“One would be forgiven for concluding that the assumed benefits of financial innovation are not all they were cracked up to be,” the Fed chairman said today in a speech at the central bank’s community affairs conference in Washington. “The damage from this turn in the credit cycle — in terms of lost wealth, lost homes, and blemished credit histories — is likely to be long-lasting.”
The U.S. central bank has cut the benchmark lending rate to as low as zero and taken unprecedented steps to stem the credit crisis through direct support of consumer finance and mortgage lending. The Fed plans to purchase as much as $1.25 trillion in agency mortgage-backed securities this year to support the housing market and is providing financing for securities backed by loans to consumers and small businesses.
Bernanke and the Federal Reserve Board approved rules last July to toughen restrictions on mortgages, banning high-cost loans to borrowers with no verified income or assets and curbing penalties for repaying a loan early. The action came after members of Congress and other regulators urged the Fed to use its authority to prevent abusive lending.
This suggests Bernanke does not see home values going back up any time soon. It also suggests that the lending markets are not likely to return to their heyday. Does this mean, however, that we’re finally going to see the regulation and enforcement of prudent underwriting standards and no more hide the trash in a bundle and pass it to the next sucker?
Who let the Sharks Out?Posted: October 3, 2008 Filed under: U.S. Economy | Tags: bailouts, Fannie Mae, Financial Crisis, Freddie Mac, Investment banks 4 Comments
As the economy continues its slide towards recession, we now have a pork-laden rescue of many of the folks both responsible for the recession as well as the crisis. TARP may unfreeze the credit markets, but until we responsibly regulate the financial markets that are now shoveling troubled assets onto taxpayers and until we support the prices of their underlying assets (that would be folks’ homes), we will not solve the problem.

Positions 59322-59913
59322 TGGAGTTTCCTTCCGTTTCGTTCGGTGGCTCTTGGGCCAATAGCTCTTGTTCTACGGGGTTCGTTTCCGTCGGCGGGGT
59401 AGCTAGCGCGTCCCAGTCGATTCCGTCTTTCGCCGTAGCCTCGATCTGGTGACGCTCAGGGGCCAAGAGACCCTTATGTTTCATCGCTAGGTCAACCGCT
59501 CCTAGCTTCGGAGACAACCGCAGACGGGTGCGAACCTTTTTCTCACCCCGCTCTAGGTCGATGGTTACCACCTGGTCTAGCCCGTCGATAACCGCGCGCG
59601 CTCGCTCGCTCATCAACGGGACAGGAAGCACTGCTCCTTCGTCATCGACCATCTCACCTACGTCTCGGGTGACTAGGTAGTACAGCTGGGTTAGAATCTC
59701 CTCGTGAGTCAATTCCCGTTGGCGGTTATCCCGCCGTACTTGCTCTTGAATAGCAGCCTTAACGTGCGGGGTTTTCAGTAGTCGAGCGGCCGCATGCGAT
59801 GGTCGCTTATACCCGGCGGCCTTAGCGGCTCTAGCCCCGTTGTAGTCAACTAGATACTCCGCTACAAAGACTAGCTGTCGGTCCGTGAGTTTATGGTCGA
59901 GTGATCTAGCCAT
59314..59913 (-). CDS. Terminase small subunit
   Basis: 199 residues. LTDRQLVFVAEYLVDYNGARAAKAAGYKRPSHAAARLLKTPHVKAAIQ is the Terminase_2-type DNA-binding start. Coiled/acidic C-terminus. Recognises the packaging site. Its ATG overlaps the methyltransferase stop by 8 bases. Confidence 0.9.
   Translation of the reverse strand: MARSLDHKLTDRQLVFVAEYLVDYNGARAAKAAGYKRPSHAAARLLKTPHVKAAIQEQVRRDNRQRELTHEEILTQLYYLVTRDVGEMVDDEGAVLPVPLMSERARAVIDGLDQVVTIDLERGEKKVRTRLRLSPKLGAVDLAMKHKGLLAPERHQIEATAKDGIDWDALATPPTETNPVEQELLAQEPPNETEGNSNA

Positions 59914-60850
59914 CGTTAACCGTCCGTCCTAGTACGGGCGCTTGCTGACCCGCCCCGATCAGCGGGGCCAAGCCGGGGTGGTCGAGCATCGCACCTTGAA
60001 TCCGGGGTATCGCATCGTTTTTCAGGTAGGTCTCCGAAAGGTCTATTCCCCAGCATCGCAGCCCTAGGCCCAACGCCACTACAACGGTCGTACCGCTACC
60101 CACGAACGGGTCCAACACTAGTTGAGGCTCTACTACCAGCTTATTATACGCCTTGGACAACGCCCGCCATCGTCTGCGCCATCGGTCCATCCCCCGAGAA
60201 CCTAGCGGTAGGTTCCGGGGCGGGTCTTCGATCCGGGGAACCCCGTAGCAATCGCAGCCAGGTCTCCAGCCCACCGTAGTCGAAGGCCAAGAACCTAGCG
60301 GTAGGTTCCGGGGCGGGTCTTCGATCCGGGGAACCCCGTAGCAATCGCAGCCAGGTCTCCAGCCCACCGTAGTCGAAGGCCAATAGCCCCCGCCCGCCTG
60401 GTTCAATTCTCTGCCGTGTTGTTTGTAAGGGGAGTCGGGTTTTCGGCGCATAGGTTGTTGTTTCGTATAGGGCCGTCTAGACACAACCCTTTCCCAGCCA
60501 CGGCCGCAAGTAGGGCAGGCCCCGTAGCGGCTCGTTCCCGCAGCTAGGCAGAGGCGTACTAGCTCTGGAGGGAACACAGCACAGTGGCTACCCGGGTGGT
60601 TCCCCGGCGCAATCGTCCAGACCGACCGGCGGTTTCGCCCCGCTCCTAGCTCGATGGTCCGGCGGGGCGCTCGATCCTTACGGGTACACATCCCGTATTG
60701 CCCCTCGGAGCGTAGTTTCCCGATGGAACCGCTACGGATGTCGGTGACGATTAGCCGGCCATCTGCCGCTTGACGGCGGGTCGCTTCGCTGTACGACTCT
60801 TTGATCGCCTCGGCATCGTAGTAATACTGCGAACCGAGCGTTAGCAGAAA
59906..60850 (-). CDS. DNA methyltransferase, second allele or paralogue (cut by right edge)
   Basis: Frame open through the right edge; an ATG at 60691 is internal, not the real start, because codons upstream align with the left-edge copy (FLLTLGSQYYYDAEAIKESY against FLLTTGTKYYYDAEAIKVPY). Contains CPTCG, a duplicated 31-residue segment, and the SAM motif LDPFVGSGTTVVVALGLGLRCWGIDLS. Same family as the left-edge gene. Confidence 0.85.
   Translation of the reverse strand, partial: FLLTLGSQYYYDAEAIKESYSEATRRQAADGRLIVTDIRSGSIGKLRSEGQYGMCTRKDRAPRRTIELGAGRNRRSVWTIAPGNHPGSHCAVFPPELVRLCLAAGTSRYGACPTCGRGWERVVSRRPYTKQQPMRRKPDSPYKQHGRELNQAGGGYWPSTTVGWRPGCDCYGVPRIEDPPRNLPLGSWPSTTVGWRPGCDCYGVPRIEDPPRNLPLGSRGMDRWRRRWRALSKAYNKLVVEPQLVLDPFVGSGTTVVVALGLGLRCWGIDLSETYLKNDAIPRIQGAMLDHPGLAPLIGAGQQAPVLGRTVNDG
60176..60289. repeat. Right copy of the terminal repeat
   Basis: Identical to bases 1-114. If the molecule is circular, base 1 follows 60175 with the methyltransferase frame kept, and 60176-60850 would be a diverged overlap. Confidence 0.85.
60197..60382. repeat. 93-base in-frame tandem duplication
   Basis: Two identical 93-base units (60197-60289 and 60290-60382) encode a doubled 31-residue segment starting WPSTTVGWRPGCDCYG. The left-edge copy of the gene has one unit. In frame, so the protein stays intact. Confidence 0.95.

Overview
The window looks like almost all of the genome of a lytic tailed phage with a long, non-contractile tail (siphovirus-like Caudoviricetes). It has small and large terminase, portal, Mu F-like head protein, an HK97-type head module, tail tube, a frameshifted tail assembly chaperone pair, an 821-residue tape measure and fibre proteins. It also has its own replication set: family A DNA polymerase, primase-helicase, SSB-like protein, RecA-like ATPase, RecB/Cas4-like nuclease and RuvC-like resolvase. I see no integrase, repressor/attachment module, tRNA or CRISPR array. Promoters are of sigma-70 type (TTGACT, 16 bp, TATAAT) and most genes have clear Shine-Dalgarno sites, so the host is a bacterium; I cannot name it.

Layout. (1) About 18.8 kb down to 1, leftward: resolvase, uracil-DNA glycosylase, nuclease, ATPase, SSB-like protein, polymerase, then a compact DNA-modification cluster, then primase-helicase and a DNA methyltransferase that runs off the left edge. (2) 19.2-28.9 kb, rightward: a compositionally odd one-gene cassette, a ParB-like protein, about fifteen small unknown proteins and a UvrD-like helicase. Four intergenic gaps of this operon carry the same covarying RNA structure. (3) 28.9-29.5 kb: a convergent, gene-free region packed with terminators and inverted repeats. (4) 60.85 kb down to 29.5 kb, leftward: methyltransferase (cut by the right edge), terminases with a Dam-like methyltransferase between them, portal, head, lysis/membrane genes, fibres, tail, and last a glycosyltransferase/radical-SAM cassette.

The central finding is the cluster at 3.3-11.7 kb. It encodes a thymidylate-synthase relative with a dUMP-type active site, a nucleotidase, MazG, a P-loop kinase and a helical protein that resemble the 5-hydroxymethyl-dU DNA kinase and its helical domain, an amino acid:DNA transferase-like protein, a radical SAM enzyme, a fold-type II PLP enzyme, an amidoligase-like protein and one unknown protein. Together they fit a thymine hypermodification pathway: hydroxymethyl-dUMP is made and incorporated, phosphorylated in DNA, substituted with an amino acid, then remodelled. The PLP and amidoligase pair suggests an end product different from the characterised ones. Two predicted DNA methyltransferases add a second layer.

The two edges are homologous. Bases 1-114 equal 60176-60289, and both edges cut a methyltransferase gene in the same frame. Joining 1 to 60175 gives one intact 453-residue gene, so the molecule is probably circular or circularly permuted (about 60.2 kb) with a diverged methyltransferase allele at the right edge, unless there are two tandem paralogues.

I focused recently on the lax lending standards that helped to create the housing bubble (fueled also by the Fed who kept interest rates too low, too long after 2001). It was the red meat thrown into the piranha pool. Let’s talk about what the piranhas did with the red meat once they had it.
Let me mention first that we’ve nearly been here before when Long-Term Capital Management (LTCM) came close to collapse in September 1998 at the time when Russia had difficult repaying its debt. The Fed rescued the fund and showed that some guys are just “too-big-to-fail”. The Fed wanted to stop possible contagion coming from the failure from spreading to commercial banks. Studies at the time showed that losses to investment banks during this type of contagion could be huge (including one done by my Financial Intermediaries Seminar prof). They noticed that investment banks would be far more vulnerable to losses than depository institutes. This small crisis that most folks probably don’t even remember was the canary in the coal mine.
Meanwhile, the primary mortgage market was coming under the spell of the underwrite-nearly-everything mentality spurred on by Fannie and Freddie. We’ve mentioned that Fannie and Freddie also imply a government guarantee. Now, we have a situation where the Fed has shown its readiness to put the tax payer’s money behind anything it deems too big to fail. Both actions were like chumming the waters. Rising house prices were just more blood on the water. It was only time before the piranhas and sharks came to feed. They were being encouraged to ignore risk and that’s not a wise thing to do.
Five investment banks, including Goldman Sachs, approached the SEC with a proposal around 2004. They sought an exemption for their brokerage units from old depression-era regulations that limited the amount of debt they could incur. An exemption from this leverage rule would free up a heckuva lot of money to invest in some new-fangled investments: mortgage-backed securities, credit derivatives, and credit default swaps. They got permission. Enter the net capital rule that enabled the piranhas and the sharks. During the next few years, leverage ratios increased until for about every dollars worth of equity held by an investment bank, there was around $30 in debt.